Reflecting on the Edinburgh Congress David Rudlin asks whether, after a year without travel, our cities can reset their relationship with tourists?
June this year saw The Academy of Urbanism’s annual congress in Edinburgh. Except of course it wasn’t. We were all sitting at home hearing about Edinburgh, following virtual walking tours (that were surprisingly effective) but not communing together as we did in those distant pre-pandemic days in places like Eindhoven, Aarhus and Cork.
Fed up with this now – you can’t experience cities virtually. This is the time of year we should be gearing up for the awards visits – I want to go back to being an urban tourist!
The theme of the congress, conceived pre-COVID was how cities are responding to intense pressures, particularly from tourism – not urban tourism of course, the other crass, alcohol fuelled, culturally insensitive sort of mass tourism that has taken over many of our cities. It was a theme that has particular poignancy now that those cities have been deprived of the drug by successive lockdowns and realised how dependent they have become on the tourist pound, dollar and euro.
Paul Laurence, Executive Director of Place at the City of Edinburgh Council described the way the Old Town used to be as ‘a theme park without ticketing’. The streets used to be so full that locals could no longer go about their daily business, real shops were squeezed-out by tourist tat and the housing market distorted by Airbnb. This came to a head with the 2019 new year’s celebrations when ticketing was finally introduced and residents found themselves having to apply for passes to access their own homes.
Not this year of course, the residents of Edinburgh, as well as those of Amsterdam, Barcelona and Lisbon (also represented at the congress) have been given their cities back. Post lockdown, the shops and bars are open, albeit with some restrictions, but international tourists are largely absent, these cities are having a rare moment of peace.
As a resident of Barcelona’s Gothic Quarter told Time Magazine “We saw scenes we hadn’t seen in a long time. The squares that are normally full of terrazas and tourists were occupied by kids playing, or families, or people sunbathing,… Now we’re scared we’re going to lose that again.” Pre-pandemic, he complained, locals had been “relegated to a role of extras on a set”.
Edinburgh, a city of around half a million people welcomed just under four million visitors in 2019, spending £1.32 Billion (up from £250 million in 1990). The Edinburgh Tourist Action Group estimates that this supported 32,000 jobs or about 12 per cent of the workforce.
Is this huge growth in tourism a success story or not? Like many cities, Edinburgh has vigorously promoted itself as a tourist destination as part of its ‘growth’ strategy. But has the success in attracting visitors been at the expense of local people? Indeed has it destroyed the very thing that those tourists had come to see? This might be called the Venice syndrome, and is something that the Academy has seen before on places like Temple Bar in Dublin.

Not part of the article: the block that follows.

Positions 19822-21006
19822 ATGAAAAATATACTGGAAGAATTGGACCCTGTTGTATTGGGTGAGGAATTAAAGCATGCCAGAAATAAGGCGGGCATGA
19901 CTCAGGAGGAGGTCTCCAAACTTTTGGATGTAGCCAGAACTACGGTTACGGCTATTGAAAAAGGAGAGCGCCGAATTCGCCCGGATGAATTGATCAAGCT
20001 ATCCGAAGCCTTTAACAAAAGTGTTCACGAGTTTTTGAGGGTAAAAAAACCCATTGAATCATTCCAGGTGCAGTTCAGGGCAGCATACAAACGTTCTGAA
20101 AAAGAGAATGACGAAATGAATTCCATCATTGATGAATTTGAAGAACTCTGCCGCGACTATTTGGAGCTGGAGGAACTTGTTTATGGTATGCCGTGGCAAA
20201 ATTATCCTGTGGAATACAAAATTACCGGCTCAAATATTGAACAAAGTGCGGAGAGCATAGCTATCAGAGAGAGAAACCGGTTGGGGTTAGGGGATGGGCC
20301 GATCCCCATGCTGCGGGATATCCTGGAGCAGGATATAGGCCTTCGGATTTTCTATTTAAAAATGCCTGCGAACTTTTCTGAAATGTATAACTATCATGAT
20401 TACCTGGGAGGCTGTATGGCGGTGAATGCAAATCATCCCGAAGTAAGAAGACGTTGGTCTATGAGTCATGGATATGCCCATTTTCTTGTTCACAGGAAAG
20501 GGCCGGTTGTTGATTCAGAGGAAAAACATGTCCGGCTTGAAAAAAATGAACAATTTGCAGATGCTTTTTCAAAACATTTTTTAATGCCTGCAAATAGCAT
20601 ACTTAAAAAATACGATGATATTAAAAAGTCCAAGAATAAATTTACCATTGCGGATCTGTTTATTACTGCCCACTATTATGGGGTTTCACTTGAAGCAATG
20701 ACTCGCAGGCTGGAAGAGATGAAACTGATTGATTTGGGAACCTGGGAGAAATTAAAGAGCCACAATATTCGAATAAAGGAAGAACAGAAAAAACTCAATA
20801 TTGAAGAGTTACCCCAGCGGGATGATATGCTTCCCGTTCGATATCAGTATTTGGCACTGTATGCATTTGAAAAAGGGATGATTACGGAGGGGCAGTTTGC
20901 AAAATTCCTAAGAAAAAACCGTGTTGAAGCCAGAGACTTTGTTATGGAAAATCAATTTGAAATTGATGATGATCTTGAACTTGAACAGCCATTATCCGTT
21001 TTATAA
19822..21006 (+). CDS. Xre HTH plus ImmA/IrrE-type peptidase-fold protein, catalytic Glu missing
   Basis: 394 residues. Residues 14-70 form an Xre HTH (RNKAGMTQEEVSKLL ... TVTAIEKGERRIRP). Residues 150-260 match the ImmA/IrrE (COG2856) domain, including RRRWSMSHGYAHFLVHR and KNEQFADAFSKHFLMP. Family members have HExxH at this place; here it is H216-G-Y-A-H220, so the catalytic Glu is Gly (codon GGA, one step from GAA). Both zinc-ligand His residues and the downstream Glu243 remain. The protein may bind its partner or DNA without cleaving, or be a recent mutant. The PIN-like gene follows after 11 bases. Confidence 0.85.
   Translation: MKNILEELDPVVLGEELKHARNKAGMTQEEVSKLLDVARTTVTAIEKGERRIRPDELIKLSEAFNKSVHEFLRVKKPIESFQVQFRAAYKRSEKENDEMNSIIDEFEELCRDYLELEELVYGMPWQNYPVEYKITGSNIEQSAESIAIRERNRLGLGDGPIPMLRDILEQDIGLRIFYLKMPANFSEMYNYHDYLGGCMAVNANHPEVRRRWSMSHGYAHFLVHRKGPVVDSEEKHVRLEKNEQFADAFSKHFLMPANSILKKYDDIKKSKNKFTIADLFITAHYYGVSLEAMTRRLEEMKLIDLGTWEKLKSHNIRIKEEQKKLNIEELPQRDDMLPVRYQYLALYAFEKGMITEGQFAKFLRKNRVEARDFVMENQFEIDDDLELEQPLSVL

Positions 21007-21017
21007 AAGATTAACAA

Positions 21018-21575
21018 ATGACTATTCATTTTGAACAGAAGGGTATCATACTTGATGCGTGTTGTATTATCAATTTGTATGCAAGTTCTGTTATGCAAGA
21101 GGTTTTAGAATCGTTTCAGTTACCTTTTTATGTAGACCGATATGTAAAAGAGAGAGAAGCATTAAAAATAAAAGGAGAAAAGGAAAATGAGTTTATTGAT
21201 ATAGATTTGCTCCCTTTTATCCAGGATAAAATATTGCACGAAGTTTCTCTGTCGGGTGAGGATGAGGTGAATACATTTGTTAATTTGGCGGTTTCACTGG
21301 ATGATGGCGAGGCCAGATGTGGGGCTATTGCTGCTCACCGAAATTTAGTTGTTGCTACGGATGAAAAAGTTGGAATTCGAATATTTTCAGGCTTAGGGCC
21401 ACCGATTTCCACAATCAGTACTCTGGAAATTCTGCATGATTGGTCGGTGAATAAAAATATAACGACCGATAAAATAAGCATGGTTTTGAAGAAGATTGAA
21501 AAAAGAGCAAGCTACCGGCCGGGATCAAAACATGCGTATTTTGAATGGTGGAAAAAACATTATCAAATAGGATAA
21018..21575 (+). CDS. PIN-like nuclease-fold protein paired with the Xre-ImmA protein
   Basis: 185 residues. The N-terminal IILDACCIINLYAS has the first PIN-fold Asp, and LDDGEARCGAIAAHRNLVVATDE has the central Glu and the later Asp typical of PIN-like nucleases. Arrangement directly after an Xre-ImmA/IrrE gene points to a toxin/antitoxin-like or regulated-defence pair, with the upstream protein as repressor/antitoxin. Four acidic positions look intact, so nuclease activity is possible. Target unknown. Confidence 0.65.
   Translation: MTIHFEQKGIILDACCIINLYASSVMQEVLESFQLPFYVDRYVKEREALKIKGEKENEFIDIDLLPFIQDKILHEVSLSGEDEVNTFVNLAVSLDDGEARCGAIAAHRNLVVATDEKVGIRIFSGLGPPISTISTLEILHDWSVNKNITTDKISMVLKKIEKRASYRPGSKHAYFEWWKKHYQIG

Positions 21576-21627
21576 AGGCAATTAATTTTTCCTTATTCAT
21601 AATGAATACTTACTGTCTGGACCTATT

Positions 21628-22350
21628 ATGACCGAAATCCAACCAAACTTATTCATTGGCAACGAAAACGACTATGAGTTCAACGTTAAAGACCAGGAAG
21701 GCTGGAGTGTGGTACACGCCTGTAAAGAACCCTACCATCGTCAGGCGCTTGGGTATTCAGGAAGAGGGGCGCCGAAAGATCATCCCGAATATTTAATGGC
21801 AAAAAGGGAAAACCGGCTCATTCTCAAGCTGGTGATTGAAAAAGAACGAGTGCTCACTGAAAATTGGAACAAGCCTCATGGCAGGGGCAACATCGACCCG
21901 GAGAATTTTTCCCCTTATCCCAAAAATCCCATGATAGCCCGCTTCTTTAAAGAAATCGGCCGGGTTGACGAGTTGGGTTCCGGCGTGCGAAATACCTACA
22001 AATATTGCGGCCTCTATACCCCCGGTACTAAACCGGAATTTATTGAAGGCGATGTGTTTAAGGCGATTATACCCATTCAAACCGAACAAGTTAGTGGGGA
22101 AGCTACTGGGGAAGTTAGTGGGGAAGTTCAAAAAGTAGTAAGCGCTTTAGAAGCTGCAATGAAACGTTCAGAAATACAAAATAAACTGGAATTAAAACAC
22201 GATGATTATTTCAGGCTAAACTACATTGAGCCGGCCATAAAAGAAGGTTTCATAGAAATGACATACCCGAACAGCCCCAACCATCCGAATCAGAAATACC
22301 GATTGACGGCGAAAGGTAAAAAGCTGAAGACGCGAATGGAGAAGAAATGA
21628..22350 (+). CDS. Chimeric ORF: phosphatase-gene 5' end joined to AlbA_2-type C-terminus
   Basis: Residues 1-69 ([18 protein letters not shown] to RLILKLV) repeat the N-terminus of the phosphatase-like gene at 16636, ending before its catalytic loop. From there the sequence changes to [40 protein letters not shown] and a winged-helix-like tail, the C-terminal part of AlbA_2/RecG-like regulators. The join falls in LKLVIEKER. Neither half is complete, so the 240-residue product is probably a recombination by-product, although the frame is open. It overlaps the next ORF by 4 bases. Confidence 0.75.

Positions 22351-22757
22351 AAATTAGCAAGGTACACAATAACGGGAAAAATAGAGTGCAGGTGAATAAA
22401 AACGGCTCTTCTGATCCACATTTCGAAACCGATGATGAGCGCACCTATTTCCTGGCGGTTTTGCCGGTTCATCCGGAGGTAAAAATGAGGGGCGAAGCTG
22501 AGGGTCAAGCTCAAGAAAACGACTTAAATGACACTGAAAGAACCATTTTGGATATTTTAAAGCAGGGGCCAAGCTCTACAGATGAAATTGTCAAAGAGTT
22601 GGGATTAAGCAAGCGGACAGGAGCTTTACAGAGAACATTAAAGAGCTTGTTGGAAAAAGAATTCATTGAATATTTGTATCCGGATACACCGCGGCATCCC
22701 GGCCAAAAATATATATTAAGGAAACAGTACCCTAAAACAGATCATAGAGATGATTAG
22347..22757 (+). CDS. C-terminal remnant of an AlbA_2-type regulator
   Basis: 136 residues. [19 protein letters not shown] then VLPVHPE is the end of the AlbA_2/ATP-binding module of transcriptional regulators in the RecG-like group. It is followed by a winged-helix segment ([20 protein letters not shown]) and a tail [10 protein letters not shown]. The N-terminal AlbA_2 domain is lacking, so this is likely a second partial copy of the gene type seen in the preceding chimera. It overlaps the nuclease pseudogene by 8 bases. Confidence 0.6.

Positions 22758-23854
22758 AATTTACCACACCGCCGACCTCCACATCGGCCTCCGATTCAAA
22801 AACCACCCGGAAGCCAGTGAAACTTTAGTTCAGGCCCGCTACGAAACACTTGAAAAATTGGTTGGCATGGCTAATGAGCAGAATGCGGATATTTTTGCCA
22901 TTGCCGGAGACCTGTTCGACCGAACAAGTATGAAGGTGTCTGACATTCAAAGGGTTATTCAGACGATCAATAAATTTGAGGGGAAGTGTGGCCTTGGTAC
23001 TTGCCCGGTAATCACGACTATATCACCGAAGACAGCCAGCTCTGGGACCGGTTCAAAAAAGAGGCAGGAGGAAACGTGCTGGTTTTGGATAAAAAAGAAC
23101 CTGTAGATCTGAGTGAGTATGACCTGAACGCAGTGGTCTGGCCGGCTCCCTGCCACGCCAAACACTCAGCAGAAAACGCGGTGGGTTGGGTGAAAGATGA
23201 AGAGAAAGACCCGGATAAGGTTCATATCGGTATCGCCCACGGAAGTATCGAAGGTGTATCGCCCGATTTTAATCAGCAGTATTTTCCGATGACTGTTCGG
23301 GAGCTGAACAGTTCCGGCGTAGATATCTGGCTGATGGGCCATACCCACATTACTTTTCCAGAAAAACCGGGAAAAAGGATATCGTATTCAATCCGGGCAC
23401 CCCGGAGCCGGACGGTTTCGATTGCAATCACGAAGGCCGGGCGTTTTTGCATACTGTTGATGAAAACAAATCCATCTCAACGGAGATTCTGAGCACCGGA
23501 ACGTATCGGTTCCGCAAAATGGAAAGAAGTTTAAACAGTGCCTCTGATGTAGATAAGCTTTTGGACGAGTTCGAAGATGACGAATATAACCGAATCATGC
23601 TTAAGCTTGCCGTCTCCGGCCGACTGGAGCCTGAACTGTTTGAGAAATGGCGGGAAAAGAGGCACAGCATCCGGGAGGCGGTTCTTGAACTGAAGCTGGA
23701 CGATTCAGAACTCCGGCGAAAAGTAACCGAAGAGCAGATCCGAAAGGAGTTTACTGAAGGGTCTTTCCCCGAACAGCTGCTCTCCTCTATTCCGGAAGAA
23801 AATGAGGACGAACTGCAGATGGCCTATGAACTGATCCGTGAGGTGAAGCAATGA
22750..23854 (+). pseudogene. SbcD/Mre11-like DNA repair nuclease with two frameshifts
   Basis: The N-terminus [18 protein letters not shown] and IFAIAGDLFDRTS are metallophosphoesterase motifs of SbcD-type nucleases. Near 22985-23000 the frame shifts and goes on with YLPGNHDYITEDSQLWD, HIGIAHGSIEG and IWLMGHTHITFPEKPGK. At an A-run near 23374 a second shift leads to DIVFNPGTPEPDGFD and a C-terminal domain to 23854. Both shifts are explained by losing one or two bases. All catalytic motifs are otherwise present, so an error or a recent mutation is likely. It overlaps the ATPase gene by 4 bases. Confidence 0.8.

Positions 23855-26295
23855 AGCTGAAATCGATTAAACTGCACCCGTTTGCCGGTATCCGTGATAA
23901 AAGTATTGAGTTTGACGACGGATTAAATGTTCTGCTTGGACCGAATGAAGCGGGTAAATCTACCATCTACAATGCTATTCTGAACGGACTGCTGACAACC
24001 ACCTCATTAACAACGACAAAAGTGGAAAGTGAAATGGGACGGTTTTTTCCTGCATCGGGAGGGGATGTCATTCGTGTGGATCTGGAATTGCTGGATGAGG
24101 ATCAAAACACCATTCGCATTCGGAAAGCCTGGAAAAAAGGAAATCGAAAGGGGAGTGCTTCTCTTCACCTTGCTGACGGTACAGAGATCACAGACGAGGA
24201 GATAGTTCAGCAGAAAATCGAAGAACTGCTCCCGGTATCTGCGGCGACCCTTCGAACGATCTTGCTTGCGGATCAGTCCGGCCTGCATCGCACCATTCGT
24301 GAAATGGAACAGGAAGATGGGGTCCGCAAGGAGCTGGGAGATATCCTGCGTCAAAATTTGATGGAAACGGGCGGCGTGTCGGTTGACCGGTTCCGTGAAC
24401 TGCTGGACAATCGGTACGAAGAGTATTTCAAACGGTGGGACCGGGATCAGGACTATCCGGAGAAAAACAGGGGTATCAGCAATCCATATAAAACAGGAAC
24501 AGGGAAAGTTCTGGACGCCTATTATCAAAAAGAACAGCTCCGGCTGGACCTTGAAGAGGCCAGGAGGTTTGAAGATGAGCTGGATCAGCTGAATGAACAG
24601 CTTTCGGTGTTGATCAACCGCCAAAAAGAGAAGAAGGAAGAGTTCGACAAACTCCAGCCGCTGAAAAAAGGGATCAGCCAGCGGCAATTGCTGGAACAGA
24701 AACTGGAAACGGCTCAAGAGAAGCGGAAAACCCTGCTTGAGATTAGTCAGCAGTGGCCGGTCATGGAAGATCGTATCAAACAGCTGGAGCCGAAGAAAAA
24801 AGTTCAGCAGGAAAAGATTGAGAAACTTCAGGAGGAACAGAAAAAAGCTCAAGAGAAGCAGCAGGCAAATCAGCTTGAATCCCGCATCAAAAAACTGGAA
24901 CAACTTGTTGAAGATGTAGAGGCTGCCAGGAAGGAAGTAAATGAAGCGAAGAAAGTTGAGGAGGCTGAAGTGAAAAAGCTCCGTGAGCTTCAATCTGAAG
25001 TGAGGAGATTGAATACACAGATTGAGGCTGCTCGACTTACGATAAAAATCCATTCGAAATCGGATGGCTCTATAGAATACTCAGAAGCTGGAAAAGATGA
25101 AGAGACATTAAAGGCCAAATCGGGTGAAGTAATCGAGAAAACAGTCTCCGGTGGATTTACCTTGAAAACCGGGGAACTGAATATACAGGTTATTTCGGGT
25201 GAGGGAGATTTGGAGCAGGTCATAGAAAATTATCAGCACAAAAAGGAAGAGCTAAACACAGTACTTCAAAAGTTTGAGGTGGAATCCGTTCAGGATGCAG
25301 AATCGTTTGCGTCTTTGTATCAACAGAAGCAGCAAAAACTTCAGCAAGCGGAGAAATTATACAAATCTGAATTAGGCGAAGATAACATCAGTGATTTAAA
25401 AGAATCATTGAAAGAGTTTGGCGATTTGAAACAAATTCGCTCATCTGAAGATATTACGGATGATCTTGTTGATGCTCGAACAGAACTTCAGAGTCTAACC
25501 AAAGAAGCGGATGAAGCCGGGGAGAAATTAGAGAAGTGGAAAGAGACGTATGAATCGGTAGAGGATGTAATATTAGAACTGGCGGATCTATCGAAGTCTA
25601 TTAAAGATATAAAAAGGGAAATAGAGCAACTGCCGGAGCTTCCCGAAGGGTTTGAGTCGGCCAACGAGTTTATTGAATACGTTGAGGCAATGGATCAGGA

Barcelona is the place where these issues are most sharply focussed. Since hosting the 1992 Olympics it has been overrun by tourists with around 12m visitors a year. This is the city where tourist buses have been vandalised and graffiti proclaims that ‘tourists kill neighbourhoods’. The city has had a licensing system for short term lets like Airbnb and has recently gone further by banning all room rentals of less that 30 days in the central area. The Scottish Government has also recently introduced a licensing system and allowed councils like Edinburgh to designate areas where planning permission will be required to use a property for short term lets.
Barcelona has gone further still and has used its year without tourists to plan for a better relationship between visitors and locals. It is experimenting with an app to alert visitors when places become too busy and to try and divert them to other areas. It is spending €21M buying up 5,323 commercial premises to rent to local-friendly business and holding a two-week festival for locals on La Rambla. It has also changed its advertising to target a better class of tourists more interested in culture and less in sunbathing and drinking.
Good luck with that, particularly in the face of a tourism industry howling for the relaxation of travel restrictions and the reopening of the tourist trade. It is hard to see how places like Edinburgh will not once more find themselves overrun by the visitor hoards that locals may hate but on which the city’s economy has become so dependent.
David Rudlin is a former Chair of the AoU. This article is based on a column that first appeared in Building Design Magazine.